Bernard Celestin Dupuy had designed a low level bridge and winding gear to allow cane to  collected on the horse hauled tramway to be taken across the river to the mill.  The tramline was extended to obtain cane in the Dumbleton area and the mill extended.

1898 was a poor year with a drought following on from the effects of Cyclone "Eline" earlier in the year, however 2887 tons of sugar was produced from 25,004 tons of cane.  The 1899 crop was insufficient to make a profit for the mill.  The 1900 crop yielded 1992 tons of sugar.  However due to Pleystowe not having a large enough crop to repay the Government loan problems continued. 

In 1902 the problems came to a head and a commission of enquiry was convened to investigate the problems of the management of the Pleystowe mill. Steedman left the district in 1903 and Long died  in London , England on 4 August 1905.  The government took over the management of the mill until new financing could be obtained.

J.C. Penny, formerly of Farleigh, became manager of Pleystowe in 1907 .  The government debt had been repaid through refinancing with the Q.N. bank.  The mill produced 3541 tons of sugar from31,676 tons of cane.

In 1910, Pleystowe crushed 53,539 tons of cane to produce 5,940 tons 94 n.t. of sugar.

As a note of interest, Sir Arthur Fadden, Prime Minister of Australia in 1941, had started work at Pleystowe mill in the office in 1910,  before moving on to the Mackay City Council and into politics in which he was to serve Australia.

Farmer resentment surfaced again with another enquiry in 1915. 22 farmers held only 2452 shares whereas 11 non-farmers held the remaining balance of 56, 147.  Calls were made to make Pleystowe a co-operative or to water down the stock and reduce dividends.

The 1918 Cyclone severely damaged the Palms mill 2 miles east and as a result Pleystowe mill crushed the cane from the Palms Estate.  

After 1924 the Palms mill ceased crushing altogether and the two companies operating the mills were amalgamated to create the company "Amalgamated Sugar Mills Ltd.". 

In 1925 Pleystowe crushed 114,235 tons of cane to produce 15,000 tons 94 n.t.of sugar.

The old brick chimney stack was dismantled sometime in the 1930's.

In 1959,  The Australian Estates Co. Ltd. which had owned the Palms mill, acquired the remaining minority shareholding in the company which was then incorporated as Amalgamated Sugar Mills Pty. Ltd.

In 1962, Pleystowe crushed 521, 264 tons of cane to produce 83,331 tons 94 n.t. of sugar. 

In March 1975 Australian Estates became a subsidiary of the C.S.R. Limited company.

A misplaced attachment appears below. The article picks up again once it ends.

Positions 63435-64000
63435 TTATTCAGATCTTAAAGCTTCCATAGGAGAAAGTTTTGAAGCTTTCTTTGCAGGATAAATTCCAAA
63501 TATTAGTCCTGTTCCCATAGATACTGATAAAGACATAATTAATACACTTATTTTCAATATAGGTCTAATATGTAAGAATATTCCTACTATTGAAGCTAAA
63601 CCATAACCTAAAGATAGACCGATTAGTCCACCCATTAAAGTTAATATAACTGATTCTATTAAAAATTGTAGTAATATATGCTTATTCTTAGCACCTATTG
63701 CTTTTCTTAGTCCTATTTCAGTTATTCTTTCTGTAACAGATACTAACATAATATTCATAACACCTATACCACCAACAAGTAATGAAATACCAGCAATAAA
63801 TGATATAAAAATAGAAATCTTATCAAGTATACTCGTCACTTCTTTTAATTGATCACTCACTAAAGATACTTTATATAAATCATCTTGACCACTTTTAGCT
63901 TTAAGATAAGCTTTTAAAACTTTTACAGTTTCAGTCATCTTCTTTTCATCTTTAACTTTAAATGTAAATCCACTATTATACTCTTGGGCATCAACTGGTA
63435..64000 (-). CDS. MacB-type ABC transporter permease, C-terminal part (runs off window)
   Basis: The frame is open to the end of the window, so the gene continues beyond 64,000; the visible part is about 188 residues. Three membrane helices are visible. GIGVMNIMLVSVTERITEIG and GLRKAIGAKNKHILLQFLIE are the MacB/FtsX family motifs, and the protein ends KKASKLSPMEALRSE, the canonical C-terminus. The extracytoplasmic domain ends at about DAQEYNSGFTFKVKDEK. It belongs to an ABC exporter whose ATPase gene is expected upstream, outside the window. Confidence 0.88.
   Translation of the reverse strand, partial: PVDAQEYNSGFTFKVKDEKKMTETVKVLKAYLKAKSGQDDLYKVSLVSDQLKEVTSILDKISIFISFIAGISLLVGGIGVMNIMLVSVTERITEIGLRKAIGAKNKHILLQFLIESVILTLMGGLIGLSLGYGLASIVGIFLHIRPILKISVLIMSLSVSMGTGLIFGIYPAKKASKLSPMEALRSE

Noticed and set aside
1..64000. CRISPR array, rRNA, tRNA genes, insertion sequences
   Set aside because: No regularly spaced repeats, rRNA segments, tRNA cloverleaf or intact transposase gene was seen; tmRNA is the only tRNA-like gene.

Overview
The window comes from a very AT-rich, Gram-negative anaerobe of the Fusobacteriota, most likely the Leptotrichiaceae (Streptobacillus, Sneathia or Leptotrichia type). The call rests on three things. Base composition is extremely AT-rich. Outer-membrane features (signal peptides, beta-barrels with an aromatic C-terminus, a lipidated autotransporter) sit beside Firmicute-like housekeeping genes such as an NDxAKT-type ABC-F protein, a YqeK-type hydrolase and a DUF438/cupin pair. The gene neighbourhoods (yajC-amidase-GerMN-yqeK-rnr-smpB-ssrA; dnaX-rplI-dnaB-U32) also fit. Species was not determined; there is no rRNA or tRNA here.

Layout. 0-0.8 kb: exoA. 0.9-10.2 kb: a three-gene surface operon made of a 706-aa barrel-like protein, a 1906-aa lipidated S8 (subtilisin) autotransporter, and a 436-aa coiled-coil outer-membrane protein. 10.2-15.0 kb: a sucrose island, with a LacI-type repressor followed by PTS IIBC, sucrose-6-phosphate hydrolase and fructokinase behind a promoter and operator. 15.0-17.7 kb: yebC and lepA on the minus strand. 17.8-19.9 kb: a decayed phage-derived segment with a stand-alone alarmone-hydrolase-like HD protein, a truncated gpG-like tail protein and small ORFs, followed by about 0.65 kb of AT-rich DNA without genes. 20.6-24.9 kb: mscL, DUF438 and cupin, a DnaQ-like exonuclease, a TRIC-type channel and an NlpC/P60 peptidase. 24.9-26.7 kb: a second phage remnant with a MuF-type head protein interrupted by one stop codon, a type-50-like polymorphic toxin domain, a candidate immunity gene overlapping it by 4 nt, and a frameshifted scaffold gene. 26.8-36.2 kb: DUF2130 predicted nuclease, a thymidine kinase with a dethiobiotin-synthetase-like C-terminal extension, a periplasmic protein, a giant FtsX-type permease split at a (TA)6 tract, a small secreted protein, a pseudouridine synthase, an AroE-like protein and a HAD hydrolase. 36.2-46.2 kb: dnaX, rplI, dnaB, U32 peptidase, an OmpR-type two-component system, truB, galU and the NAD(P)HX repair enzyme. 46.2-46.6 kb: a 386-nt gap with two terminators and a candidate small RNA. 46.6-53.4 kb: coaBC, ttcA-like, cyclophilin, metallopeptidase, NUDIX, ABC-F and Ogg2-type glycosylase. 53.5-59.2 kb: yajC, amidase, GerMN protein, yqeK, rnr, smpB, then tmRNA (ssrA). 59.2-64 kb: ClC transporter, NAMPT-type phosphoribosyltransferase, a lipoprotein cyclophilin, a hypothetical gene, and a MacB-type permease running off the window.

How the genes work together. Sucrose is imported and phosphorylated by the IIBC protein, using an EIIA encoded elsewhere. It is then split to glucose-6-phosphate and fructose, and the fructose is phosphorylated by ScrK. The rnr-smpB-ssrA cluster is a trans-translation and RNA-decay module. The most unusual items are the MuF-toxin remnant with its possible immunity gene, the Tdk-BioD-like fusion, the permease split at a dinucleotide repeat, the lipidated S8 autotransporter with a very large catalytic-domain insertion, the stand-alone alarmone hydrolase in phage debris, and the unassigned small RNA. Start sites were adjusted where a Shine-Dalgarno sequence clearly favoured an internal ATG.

In 1977, Pleystowe crushed 949,010 tonnes of cane to produce 144,527 tonnes 94 n.t. sugar.

In 1986, the mill exceeded one million tonnes of cane crushed in a season. It crushed 1,150,346 tonnes of cane for 154,100 tonnes 94 n.t. of sugar.

In 1988 six Mackay district mills merged and formed the company Mackay Sugar Co-operative association Limited which consisted of Racecourse, Farleigh, Marian, North Eton, Cattle Creek and the previously CSR owned Pleystowe mill.

Rationalisation of milling operations followed seeing the closure of the North Eton Mill in 1988 crushing season and the closure of Cattle Creek mill in the 1990 crushing season.  The cane from these mills was reassigned to the four remaining mills. Racecourse, Farleigh and Pleystowe mills were upgraded to enable them to crush the extra cane and Marian underwent a major expansion to allow to become a "Super Mill".

In 1991 Pleystowe crushed 883,969 tonnes of cane  to produce 136,151 tonnes of sugar.

In 2002 the Pleystowe mill was left in mothballs following poor crop estimates that would be crushed by the three remaining mills.  However, later in the season Mackay Sugar decided to fire up the mill as a "juice mill" only after original crop estimates were revised higher.

The 2003 season started with more poor crop estimates resulting in the closure of the mill for the 2003 crushing season. 

Mackay Sugar made a decision to rationalise its milling operations reducing the number of mills from four to three. As a result a decision was made to close Pleystowe Mill at the end of the 2008 crushing season.

References -

Hamilton, Pat. (1994). Sugar from the Scrub. Moorooka, QLD: Boolarong Press. p. 18-22.

Kerr, John. (1980).  Pioneer Pageant. Mackay, QLD: Pioneer Shire Council. p. 31, 85, 86, 118-120, 157, 165.

Manning, K.W. (1983). In Their Own Hands. Farleigh, QLD: Farleigh Co-op Milling Association Ltd. p. 2, 12, 17, 48, 87, 94, 109, 121, 132, 151-153, 169, 200, 230, 271.

Walkerston Neighbourhood Centre Group, Scrubby News, October 1992, number 8, p.2-3.